10 Great Names for your March Baby
March baby names might be inspired by Women’s History Month, St. Patrick’s Day, birthday namesakes, and the season of spring. From cool place names like Ireland and Tennessee to more traditional names like Ruth and Vincent, March delivers a wonderful bouquet of names to choose from!
Aviva is vibrant Hebrew name that fittingly means spring. Spring begins in the Northern Hemisphere this year on March 20th. Aviva is a radiant palindrome name that would be a cool alternative to the rising names Vivian and Vivienne. Aviva is so rare that it was only given to 117 baby girls last year as a first name. You may recognize Aviva as the name of TV personality Aviva Drescher from The Real Houswives of New York City. Other names that also mean spring include Aviv, Pinar, Primavera, Rabi, and Rabia.
March celebrates women’s history and March-born Bonnie Blair is one woman who made history as a five-time Olympic speed skating gold medalist, making her the most decorated female Winter Olympian in U.S. History. Bonnie is a sweet Scottish name meaning beautiful. Currently ranked at Number 871, it peaked in the late 1940s after the release of Gone with the Wind, Bonnie bring the nickname of Scarlett and Rhett’s daughter in the beloved film. Bonnie may also evoke actors Bonnie Hunt and Bonnie Wright and singer Bonnie Raitt.
Sir Elton Hercules John, born Reginald Kenneth Dwight, celebrates his birthday on March 25th. Elton John chose his stage name in honor of Blues legends Elton Dean and Long John Baldry. A name now strongly associated with the singer-songwriter, Mr. Elton is also one of the main characters in Jane Austen’s Emma. Elton is an old English surname meaning from the old town or Ella’s town. Elton peaked in popularity in 1915 at spot Number 278 though today it has dipped down to Number 964.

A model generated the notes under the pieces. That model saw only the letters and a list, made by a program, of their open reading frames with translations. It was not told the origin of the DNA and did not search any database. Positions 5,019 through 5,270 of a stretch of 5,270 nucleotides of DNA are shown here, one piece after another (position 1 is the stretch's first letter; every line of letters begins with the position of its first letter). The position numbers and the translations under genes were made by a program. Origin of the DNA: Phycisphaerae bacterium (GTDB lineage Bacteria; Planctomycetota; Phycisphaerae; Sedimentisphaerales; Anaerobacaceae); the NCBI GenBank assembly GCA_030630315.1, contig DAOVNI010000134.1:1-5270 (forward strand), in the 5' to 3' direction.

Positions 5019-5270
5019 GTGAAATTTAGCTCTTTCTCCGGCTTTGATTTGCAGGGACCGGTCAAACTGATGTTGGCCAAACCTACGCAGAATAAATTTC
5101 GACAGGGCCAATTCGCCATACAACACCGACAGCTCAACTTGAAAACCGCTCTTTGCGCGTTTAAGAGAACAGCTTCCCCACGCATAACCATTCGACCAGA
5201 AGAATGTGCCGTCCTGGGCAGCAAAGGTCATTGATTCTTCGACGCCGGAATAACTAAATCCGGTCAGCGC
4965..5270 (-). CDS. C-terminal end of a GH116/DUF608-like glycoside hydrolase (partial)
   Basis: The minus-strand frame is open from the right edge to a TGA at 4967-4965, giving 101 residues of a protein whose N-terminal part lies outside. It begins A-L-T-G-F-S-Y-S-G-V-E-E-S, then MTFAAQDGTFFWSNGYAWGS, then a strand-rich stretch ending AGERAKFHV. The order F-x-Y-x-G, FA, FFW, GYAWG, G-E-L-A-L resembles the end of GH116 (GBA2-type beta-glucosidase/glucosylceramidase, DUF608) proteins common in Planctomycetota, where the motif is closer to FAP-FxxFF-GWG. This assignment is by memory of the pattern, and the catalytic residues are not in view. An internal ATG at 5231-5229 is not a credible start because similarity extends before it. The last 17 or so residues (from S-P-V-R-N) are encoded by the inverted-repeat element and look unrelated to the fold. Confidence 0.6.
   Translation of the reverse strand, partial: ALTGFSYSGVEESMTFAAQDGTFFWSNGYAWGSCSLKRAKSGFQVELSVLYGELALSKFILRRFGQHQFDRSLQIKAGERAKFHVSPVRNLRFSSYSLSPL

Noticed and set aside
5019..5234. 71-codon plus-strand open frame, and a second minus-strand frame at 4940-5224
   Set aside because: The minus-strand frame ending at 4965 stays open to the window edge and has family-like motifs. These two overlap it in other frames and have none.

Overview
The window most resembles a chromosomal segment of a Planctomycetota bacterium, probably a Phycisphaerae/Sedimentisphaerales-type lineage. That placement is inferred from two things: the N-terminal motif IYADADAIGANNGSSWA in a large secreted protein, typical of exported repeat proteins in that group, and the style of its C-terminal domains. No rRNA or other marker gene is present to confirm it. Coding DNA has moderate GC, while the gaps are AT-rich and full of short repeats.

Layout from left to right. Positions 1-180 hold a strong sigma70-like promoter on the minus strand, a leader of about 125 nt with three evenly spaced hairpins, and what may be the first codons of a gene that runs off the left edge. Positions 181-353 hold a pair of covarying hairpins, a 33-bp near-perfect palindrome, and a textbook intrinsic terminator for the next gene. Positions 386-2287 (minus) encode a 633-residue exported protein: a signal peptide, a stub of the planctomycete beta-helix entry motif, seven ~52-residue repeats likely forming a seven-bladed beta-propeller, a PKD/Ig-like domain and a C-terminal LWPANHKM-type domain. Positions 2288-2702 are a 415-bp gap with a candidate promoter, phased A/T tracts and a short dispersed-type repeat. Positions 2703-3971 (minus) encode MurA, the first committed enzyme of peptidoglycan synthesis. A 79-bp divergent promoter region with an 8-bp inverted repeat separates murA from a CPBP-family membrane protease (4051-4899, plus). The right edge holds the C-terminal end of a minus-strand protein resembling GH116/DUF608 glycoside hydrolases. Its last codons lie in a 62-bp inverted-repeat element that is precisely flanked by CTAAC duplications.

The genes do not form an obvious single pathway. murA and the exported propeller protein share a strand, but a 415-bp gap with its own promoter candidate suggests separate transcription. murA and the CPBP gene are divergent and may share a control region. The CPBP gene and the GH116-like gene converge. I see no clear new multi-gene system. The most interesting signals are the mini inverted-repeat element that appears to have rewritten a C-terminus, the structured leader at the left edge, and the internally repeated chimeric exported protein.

Millions of Americans will be celebrating their Irish heritage this month on St. Patrick’s Day. Actors Alec Baldwin and Kim Basinger brought this place-name to the public eye when they named their daughter Ireland in 1995. Ireland first entered the U.S. Top 1000 three years later and currently hangs on at Number 983, though it’s a bit more popular here on Nameberry, at Number 766. Erin, another name for Ireland, is dwindling in popularity, but may make for a nice subtler choice. If you like Irish place names you could also consider Clare, Dublin, Galway, Kerry, Shannon or Tara.
Marcus is derived from Mars, the Roman god of war, also the namesake of the month of March. Currently Number 168 in popularity, Marcus was a widely used name in ancient Rome. For a long time the more streamlined Mark was leading in the charts, but modern parents are now gravitating more towards Marcus. A few famous ancient bearers of this name include the philosopher Marcus Tullius Cicero, politician Marcus Antonius, and philosopher Marcus Aurelius. Lead singer of Mumford and Sons Marcus Mumford is a modern namesake.
The daffodil is March’s birth flower, and while it may be fun to say, Narcissa, the Greek version, is a more usable choice. Narcissa ends with the same familiar sound as names like Marissa and Alyssa though it’s much less common and was used by fewer than 5 little girls last year. Harry Potter fans will associate this name with Draco Malfoy’s mom, Narcissa Malfoy. Another notable namesake is pioneer and missionary Narcissa Whitman.